Dracula Bela Lugosi trying to glamour his latest victim

Universal's Dark Universe saw The Mummy come back to life yet again on the big screen. It was the latest example of just how much sway the original Universal Monsters, such as The Mummy, Frankenstein, and even Dracula, still have with the movie-going public, as the studio continues to revisit these time-tested properties. A potent sign of their enduring legacy is a recent auction, which saw a poster from that last-mentioned 1931 classic selling for $525,800.

This poster actually dates back to the year of the film's release, and according to Bloody Disgusting's report, it was residing in the home of an Associate Member of the American Society of Cinematographers. It is claimed to be one of two examples of Dracula's 1931 press campaign to still exist, and because of its hefty cost, it's now the most expensive movie poster ever sold. A lot of history rides on the back of this very artifact, as most of the other posters made for the film exist only as reference images. And now, one lucky collector has it all to themselves to do as they wish.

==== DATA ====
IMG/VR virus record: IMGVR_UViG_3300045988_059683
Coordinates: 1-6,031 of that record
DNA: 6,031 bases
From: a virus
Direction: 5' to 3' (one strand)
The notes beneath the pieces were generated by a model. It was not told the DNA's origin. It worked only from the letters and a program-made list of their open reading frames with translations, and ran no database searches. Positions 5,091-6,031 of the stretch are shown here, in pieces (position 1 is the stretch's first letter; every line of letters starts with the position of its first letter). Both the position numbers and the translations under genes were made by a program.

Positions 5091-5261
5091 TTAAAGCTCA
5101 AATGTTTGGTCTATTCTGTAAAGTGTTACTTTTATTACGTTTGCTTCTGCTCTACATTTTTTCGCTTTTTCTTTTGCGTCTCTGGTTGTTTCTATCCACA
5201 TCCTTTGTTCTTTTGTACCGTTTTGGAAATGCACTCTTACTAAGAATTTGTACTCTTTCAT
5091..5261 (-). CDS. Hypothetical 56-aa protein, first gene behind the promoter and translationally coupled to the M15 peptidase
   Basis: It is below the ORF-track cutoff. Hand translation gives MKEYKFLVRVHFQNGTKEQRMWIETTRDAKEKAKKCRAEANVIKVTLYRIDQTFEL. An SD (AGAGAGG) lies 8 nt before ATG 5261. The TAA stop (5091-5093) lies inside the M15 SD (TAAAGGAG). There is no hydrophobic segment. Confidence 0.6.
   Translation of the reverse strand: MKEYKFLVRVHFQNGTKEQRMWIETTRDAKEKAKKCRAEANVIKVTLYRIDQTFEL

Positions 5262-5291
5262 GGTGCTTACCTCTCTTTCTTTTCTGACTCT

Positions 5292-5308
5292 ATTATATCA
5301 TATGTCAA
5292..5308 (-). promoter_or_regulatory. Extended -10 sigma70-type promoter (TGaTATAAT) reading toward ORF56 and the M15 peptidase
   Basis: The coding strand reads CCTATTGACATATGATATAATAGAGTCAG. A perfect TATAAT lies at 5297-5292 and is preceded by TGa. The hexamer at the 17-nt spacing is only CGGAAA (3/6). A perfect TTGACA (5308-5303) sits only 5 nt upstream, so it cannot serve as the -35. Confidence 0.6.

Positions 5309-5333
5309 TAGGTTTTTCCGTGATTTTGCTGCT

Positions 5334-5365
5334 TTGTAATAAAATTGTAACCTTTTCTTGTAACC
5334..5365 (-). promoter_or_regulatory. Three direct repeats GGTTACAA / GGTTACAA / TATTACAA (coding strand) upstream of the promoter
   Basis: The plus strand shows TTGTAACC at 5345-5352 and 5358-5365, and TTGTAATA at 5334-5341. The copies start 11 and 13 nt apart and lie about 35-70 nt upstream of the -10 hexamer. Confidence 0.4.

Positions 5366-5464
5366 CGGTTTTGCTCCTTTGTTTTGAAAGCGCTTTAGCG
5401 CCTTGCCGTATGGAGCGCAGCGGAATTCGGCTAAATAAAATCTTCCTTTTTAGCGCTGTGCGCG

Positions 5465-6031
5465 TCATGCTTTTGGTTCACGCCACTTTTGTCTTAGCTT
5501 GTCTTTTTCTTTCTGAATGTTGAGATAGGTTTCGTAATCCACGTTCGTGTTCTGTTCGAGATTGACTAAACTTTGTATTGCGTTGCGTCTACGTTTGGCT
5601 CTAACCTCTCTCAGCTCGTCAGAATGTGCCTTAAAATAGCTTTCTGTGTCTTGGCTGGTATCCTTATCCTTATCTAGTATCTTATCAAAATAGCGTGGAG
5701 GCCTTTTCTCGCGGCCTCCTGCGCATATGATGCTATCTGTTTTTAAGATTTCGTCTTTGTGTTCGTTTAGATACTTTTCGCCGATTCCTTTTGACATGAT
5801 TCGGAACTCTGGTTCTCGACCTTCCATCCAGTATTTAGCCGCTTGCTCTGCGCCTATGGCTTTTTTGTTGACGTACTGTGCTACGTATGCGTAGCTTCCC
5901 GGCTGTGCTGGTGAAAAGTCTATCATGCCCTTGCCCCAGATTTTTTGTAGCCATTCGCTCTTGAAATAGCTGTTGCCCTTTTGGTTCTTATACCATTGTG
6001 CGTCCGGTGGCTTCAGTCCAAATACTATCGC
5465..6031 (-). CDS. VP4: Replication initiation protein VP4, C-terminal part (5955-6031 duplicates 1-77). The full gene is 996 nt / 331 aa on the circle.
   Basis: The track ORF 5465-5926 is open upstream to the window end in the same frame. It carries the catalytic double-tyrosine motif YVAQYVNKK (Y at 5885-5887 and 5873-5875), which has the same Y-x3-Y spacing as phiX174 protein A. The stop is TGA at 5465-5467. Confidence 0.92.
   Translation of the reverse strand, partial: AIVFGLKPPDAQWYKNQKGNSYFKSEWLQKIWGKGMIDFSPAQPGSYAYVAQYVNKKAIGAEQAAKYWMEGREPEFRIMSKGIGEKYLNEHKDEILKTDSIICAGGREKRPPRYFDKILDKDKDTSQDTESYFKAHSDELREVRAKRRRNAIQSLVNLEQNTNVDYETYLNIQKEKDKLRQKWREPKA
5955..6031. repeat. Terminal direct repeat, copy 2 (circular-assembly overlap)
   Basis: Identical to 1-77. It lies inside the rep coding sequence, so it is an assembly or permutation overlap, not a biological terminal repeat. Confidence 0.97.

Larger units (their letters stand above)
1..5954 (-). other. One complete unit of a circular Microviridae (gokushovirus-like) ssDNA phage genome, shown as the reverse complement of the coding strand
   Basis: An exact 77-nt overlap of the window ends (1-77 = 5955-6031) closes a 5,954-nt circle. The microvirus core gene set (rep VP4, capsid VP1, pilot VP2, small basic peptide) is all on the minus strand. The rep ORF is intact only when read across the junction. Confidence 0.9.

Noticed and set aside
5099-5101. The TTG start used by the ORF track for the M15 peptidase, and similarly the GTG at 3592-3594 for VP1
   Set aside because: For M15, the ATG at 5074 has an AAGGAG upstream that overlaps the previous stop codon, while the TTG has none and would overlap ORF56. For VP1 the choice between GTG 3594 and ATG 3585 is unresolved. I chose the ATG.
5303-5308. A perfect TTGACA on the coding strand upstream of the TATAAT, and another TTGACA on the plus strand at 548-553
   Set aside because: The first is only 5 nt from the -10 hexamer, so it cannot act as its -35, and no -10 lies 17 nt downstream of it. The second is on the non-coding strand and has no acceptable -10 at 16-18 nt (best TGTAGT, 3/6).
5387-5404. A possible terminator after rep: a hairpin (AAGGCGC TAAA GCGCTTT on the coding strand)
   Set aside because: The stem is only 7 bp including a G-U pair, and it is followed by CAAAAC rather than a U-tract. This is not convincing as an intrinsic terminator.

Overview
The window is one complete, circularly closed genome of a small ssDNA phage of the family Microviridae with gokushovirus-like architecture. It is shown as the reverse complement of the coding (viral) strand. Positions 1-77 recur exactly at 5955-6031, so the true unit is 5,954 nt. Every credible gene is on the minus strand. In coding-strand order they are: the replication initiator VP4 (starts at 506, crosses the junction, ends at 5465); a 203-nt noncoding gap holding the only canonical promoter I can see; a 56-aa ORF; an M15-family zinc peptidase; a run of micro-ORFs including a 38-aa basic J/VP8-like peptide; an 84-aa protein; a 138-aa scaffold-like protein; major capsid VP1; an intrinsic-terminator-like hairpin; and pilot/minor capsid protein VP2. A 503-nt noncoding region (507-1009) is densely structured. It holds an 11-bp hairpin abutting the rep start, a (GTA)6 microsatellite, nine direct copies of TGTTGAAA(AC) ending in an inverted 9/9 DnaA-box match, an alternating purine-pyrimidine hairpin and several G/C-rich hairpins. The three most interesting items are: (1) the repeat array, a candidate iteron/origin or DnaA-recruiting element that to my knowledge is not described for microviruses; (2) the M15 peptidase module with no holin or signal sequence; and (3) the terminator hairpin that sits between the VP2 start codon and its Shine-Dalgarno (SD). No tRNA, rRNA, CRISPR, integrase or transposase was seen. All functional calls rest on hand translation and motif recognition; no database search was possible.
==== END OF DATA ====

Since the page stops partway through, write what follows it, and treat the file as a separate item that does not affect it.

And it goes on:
Looking at the poster itself, it's not hard to see why Dracula's poster went for as much as it did. With the age of the poster increasing its collectible nature, the image of Bela Lugosi's watershed portrayal of the love-lorn vampire is as ubiquitous as it is striking. Lugosi's side-eye menacing stare is accented by the chaotic blue brush strokes that make up the backdrop of the poster. Of course, it's the way the film's title stands out that really brings it all home, as you'll see in the full image below.

Dracula Bela Lugosi 1931 one sheet

Just look at how Dracula's title dominates the mid-to-bottom portion of the poster, bridging Bela Lugosi's menacing face with the credits at the bottom of the poster. It's the classic sort of art style that's been imitated many times over history, but has sadly fallen out of vogue for the newer sorts of marketing materials we've seen become prominent in modern times. Much like the films they were selling, they just don't make them like they used to anymore.

Generations of moviegoing fans who have fallen for Bela Lugosi's version of Dracula have something to celebrate today, as the beloved memory of their ghoulish anti-hero has been commemorated with a world record. While the future of the Dark Universe is in question over at Universal, it's nice to know that there's still mileage in the more classic variant of the monsters that were all the rage in the the earlier days of cinema. Then again, as any good horror fan would tell you, legends, and the monsters they recount through their various re-tellings, never die.

While there may not be any Dracula films scheduled in the foreseeable future, you can always drain some fun out of a new and upcoming film from our 2017 release schedule.

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